From the start, it’s clear that there is something unique about the portrayal of the relationships between the soldiers in “The Outpost.” Their humor is dark, which brings levity to a dire situation. They have real conflict among one another, and yet they unite in a single mission. If nothing else, they are first and foremost concerned with how well everyone can do their jobs — respect is directly proportional to whether that person can keep himself and the others alive. Not only does “The Outpost” illustrate these dynamics, it invites the audience to step inside that world and share the thoughts and feelings of these soldiers on the ground.
Denman helped bring that “everyday living” on COP Keating to life with his breadth of military experience, but he credits Hank Hughes with the levels of success they were able to achieve. Each branch and unit has its differences, and not only is Hughes an Army veteran, he was also stationed at COP Keating at one point. Denman leaned on him to help develop the nuance that only someone with firsthand experience can offer.
Daniel Rodriguez, who was on the ground during the events depicted, was also involved in the production, and his insight proved invaluable.
That realism extends from the brotherhood to the battlefield. When the explosions start shaking the earth, the audience feels it. When soldiers and Taliban are trading rounds, the chaos is palpable. Lurie and his crew were able to take some pretty horrific events and recreate them on film — watching this, one can understand how combat is not kind or forgiving, nor does it offer reprieve to whatever “main character” is on screen (because, in reality, everyone is their own main character).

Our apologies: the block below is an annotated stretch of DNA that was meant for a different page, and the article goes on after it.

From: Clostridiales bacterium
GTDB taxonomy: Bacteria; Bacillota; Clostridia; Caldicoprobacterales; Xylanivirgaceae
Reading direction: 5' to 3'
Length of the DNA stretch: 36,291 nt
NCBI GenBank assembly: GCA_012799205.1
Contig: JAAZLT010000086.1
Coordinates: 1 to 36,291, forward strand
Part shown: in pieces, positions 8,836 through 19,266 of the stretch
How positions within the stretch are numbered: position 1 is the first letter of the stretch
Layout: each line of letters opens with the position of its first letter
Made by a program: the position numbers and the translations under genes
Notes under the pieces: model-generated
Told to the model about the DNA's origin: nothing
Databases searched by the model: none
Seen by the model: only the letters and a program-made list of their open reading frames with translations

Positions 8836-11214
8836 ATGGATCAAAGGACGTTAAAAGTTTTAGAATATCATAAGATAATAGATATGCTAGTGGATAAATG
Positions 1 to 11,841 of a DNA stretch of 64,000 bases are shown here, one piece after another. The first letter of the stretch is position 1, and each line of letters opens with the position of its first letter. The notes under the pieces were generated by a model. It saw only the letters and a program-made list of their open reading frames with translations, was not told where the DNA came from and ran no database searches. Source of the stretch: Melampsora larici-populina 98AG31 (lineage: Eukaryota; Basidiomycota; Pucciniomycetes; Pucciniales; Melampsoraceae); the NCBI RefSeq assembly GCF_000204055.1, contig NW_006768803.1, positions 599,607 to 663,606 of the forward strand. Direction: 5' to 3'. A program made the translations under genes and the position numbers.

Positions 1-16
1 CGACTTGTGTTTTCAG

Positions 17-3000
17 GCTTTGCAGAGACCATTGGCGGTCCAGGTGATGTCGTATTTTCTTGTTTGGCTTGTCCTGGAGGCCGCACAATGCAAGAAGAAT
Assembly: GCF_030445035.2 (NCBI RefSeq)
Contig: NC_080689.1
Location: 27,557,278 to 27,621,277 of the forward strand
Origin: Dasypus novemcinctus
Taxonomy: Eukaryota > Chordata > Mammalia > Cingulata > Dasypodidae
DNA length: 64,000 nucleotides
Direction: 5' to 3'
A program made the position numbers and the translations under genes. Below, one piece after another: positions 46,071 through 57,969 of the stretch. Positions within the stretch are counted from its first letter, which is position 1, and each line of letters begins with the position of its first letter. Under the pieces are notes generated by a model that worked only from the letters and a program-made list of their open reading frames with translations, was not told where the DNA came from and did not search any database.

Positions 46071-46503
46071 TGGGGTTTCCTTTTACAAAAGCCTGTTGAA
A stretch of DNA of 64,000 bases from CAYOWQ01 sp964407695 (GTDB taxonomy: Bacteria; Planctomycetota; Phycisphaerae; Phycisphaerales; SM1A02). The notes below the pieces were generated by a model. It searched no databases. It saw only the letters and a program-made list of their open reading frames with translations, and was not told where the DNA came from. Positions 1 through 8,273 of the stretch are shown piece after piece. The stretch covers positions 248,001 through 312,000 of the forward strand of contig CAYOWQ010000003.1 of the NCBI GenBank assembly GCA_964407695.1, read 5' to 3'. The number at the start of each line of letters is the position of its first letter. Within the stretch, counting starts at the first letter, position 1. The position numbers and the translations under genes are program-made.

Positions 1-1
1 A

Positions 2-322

The acts of immense heroism aren’t announced with a golden horn, nor are they laden with epic shots in ultra-slow motion. The protagonists are just as confused and overwhelmed by the chaos as everyone else, and they struggle to make sense of a world exploding around them. Even when they take initiative and save lives, they are scrambling through the dirt to save their friends — often to no avail.
With this technique, the film accomplishes something rarely accomplished in war films: it walks the tedious line of portraying real, honest-to-god heroism on the battlefield while still grouping the main characters together with everyone else. They are not action heroes, they are one of many similar soldiers, with the (very significant) exception of an act of bravery during a few moments in the midst of many others. This also helps civilians understand why a medal might not be of utmost importance to some of these men, unless it sheds light on the fallen and those who fought next to them.